33. Heraclitus Declares that All Things are One

Heraclitus thinks about the logos
Heraclitus, by Dutch Painter Johannes Moreelse, 1630

Heraclitus’ Damascus Road Experience

As portrayed above, Heraclitus is an aged and weary man as compared with the resolute and determined Heraclitus in the previous post. His hands are clasped and his head is bowed as if in prayer. He seems to be either meditating as he awaits some profound insight or resigning himself to the pessimistic fate of humanity.

In the book of Acts, St. Paul was humbled by a divine voice and a bright light on the road to Damascus.1 But Heraclitus encountered divinity through a glass, darkly, as he heard the voice of the logos speak to him from within.

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32. Heraclitus – Fire as the Universal Principle

This bronze bust of Heraclitus signifies his development of the logos and fire as the arche.

Heraclitus is, for me, the most difficult of the Presocratic thinkers to write about. This heavyweight of Greek philosophy had gravitas – he was a deep, complex, enigmatic figure, and a brooding thinker.

(I reposted this article as Post 51 in order to answer objections to the comments below by an astute reader. If you will go there, you will find an interesting and enlightening exchange.)

Heraclitus’ Logos – A Redefinition in Greek Philosophy

One of Heraclitus’ main accomplishments was that he redefined the concept of logos which had, prior to him, been an amorphous concept in Greek philosophy. Heraclitus’ logos would reverberate throughout Western civilization. And all of this came from a man who engaged his audience from a distance due to his critical eye toward humanity in general.1

Because of his complexity, I will devote two posts to him: the first discussing his life and ideas in general, and the second discussing his development of the concept of logos.

He was, yet again, a son of the Ionian Enlightenment, having come from the famous city of Ephesus in Ionia.2 Ephesus was close to Miletus, the home of other Presocratic thinkers, namely Thales, Anaximander, and Anaximenes. He was born around 535 BC and lived at the time of Persian domination of Ionia, yet he did not flee to the West like other Greeks in Ionia.

Heraclitus the Hermit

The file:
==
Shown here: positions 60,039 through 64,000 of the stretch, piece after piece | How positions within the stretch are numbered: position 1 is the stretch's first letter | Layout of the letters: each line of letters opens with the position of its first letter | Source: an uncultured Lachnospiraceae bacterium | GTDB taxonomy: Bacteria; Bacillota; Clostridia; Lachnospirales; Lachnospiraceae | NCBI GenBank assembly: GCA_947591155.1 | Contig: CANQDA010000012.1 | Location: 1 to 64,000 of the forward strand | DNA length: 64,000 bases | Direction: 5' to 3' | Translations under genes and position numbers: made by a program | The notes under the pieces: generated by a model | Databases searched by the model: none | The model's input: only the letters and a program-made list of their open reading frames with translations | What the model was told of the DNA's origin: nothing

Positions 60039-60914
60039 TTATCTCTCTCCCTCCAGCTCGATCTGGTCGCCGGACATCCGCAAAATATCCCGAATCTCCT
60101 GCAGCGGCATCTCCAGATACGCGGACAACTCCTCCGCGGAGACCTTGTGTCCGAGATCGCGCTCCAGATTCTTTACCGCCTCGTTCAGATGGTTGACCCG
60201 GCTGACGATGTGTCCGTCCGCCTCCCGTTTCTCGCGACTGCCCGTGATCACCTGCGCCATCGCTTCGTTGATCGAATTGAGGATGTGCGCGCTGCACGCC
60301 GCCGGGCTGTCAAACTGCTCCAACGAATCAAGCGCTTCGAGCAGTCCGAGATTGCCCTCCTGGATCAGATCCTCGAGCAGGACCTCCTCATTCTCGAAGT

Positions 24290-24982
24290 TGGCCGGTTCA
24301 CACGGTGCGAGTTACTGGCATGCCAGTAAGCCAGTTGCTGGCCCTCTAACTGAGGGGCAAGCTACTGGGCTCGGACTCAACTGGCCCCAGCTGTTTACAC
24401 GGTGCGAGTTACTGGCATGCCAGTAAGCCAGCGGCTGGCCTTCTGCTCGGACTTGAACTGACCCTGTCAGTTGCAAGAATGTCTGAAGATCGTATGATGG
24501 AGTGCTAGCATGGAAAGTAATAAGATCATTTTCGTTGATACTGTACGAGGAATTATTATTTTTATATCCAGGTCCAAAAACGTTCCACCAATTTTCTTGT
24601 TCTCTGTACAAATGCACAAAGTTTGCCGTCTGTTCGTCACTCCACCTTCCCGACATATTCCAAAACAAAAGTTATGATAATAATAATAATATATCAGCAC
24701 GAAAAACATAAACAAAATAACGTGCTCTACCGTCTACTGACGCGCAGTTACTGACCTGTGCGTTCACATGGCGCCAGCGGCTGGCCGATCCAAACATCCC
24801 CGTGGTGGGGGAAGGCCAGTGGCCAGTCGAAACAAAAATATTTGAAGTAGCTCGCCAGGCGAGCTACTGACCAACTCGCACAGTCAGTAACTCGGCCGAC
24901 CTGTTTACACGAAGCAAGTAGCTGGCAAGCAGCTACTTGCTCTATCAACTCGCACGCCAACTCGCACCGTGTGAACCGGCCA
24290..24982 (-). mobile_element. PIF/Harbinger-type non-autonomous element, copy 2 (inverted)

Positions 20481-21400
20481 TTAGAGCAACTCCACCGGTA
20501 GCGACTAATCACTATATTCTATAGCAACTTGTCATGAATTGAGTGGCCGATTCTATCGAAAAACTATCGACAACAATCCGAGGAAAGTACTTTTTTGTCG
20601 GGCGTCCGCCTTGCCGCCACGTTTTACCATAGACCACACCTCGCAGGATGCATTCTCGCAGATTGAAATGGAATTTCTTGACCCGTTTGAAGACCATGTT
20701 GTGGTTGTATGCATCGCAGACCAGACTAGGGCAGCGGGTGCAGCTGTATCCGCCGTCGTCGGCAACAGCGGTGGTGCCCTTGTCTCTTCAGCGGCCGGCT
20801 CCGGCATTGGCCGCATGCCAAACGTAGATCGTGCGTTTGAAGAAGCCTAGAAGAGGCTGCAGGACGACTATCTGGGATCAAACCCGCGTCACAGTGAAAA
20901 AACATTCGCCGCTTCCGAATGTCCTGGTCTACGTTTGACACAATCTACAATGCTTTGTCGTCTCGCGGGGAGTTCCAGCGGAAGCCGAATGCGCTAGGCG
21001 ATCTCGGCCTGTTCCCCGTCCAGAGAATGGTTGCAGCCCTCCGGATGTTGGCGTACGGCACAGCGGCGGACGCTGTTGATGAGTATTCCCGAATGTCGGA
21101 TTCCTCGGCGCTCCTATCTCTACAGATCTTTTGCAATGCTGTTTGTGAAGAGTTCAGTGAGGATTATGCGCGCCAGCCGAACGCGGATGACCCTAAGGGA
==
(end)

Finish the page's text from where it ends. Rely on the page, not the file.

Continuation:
The Ionians gave Heraclitus the honorary title of “King of the Ionians” but he pawned that off on his brother and went to live the life of a recluse.3 He only returned to the city just before he died at the age of 60. Just as I view Pythagoras as the founder of the first proto-monastery, so I consider Heraclitus the first hermit.

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31. Xenophanes and the Corruption of the gods

Xenophanes of Colophon

Xenophanes could be considered the roving vagabond of the Presocratic philosophers. Like the others discussed earlier, he came from Ionia.1 He was from the Ionian city of Colophon which was near Miletus, home of the Milesian Presocratic philosophers Thales, Anaximander, and Anaximenes. Also, there was something about Ionia that lent itself to producing great thinkers and Xenophanes was no exception. Thales would have said that whatever it was, it was probably in the water.

This is the birthplace of Xenophanes in Colophon, Turkey who described the nature of God and rejected Greek gods.
Ruins of Colophon, Turkey, Xenophanes’s Birthplace

He left his homeland abruptly at the age of 25 after Cyrus, king of the Persians, invaded Ionia in 550 BC. King Cyrus had the Jews, the people of faith, under his dominion at this time, and now he had the philosophers as well – a prefiguration that one day faith and reason would be united under one head, Jesus Christ. King Cyrus is a prefiguration and a type of Christ, even being called the “messiah” in the Old Testament book of Isaiah.

After leaving Ionia, along with other Greek compatriots, he made his way through the Greek colonies in Sicily. He did not settle in any one place for long, but spent his life moving from town to town.2

In his old age, he composed the following elegy:

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30. On Those Who Suppress the Truth – Power vs. Authority

nature of the truth
Violent Disarming of the Nobility in the Tuileries on February 28, 1791 (Post : nature of truth)